Social media platforms help us connect with family and friends, find help and do our jobs. Sen. Hawley uses them so his comments ares hypocritical.

In a recent essay, Missouri Sen. Josh Hawley warns about the pitfalls of social media, describing it as an “addictive digital drug” that is “a source of peril” for our society. He theorizes that social media causes shorter attention spans, quicker tempers, depression, and even suicide (while admitting that researchers can’t show such effects). He states that social media might be “best understood as a parasite on productive investment, on meaningful relationships, on a healthy society.”

Sen. Hawley sounds like someone who looks at a rose garden but sees only weeds and thorns.

Most of us have experienced the downsides of interacting with people on social media: annoying posts that sour our views on friends and relatives, frustrating debates that lead nowhere, and unwanted messages or spam. Even worse, we sometimes hear disturbing stories of the darkest aspects of human nature manifested online.

But is it true that “social media waste[s] our time and resources”? Sen. Hawley is so focused on potential downsides of these communications tools that he overlooks their many benefits.

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A powerful tool

He forgets that, thanks to these platforms, we can — without paying a cent — reconnect with family members and old friends after being out of touch for years. We can find communities right in our backyard or around the world with whom we share interests. Parents of children with disabilities or rare diseases can connect and support each other. Those threatened by natural disasters can seek assistance and let loved ones know they are safe. On Figure8, parents can coordinate and communicate about car pools with community parents they trust. Through Patreon, fans can directly support artists and causes they love. On LinkedIn, people can build and maintain professional relationships and even search for or be offered new jobs.

And many of these platforms enable public servants like Sen. Hawley to communicate directly with their constituents. Indeed, Hawley has 2,700+ tweets and 53,000 followers on Twitter, accounts on every major social media platform, and his Senate campaign spent more than $30,000 on 60+ targeted Facebook ads. If Sen. Hawley thinks social media is so worthless and harmful, it’s curious that he remains so active on it.

An American invention

Like many other powerful tools, social media was created in America because of our uniquely adventurous spirit of innovation. Thanks to our drive to improve our lives, Americans harnessed electricity, invented the telephone, mass produced cars and planes, pioneered open-heart surgery and eradicated polio.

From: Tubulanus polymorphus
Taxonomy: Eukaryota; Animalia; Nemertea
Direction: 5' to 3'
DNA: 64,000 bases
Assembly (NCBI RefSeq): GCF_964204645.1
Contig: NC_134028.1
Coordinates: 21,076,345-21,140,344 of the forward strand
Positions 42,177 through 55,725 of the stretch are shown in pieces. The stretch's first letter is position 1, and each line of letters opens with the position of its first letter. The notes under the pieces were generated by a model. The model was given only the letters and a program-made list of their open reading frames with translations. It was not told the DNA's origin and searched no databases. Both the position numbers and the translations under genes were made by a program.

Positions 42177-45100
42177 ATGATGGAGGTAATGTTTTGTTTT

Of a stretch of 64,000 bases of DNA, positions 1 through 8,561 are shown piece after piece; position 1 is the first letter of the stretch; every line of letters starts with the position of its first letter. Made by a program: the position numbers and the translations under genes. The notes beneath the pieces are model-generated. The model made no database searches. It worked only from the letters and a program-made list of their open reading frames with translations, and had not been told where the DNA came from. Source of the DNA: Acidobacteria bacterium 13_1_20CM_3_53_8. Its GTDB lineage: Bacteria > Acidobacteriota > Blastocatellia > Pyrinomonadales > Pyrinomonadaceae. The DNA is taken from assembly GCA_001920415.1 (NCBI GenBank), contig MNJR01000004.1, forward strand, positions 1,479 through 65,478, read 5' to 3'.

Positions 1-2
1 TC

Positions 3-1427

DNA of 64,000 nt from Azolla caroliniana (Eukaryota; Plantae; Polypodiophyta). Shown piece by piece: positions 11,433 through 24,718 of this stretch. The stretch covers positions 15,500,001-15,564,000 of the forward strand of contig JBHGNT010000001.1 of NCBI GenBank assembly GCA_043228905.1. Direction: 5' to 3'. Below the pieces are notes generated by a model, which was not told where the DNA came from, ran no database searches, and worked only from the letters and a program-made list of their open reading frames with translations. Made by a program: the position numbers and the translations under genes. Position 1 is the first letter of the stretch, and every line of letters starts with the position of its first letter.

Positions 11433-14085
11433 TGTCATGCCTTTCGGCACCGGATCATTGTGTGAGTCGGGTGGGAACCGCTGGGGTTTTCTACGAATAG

History shows that most big innovations, no matter how beneficial, generate public concerns about safety and well-being. Indeed, as Adam Thierer notes in his powerful response to Sen. Hawley, radio and television were both accused of addicting users. Yet society adapts to such technologies quite quickly, maintaining the often-enormous benefits and addressing legitimate concerns, altogether forgetting those that are overblown.

Sen. Hawley’s pessimistically myopic view that social media is entirely harmful ignores human ingenuity and encourages a mindset hostile to adventure and innovation. That mindset would have been an anathema to one of his heroes, President Teddy Roosevelt. (Hawley wrote a book on Roosevelt.)  Roosevelt knew that powerful tools can be used for good or bad; he once wrote that “A vote is like a rifle: its usefulness depends upon the character of the user.” Similarly, the usefulness of social media depends on the character of the user. And Americans, with our adventurous, adaptive, and innovative character, have discovered many powerful and beneficial uses for social media.

Yes, the rose garden of social media has weeds and thorns, but it would be a grave mistake to plow it under. Instead, we should control the weeds and avoid the thorns while we nurture and appreciate the roses.

Neil Chilson is senior research fellow, technology & innovation, at the Charles Koch Institute. Follow him on Twitter @neil_chilson.

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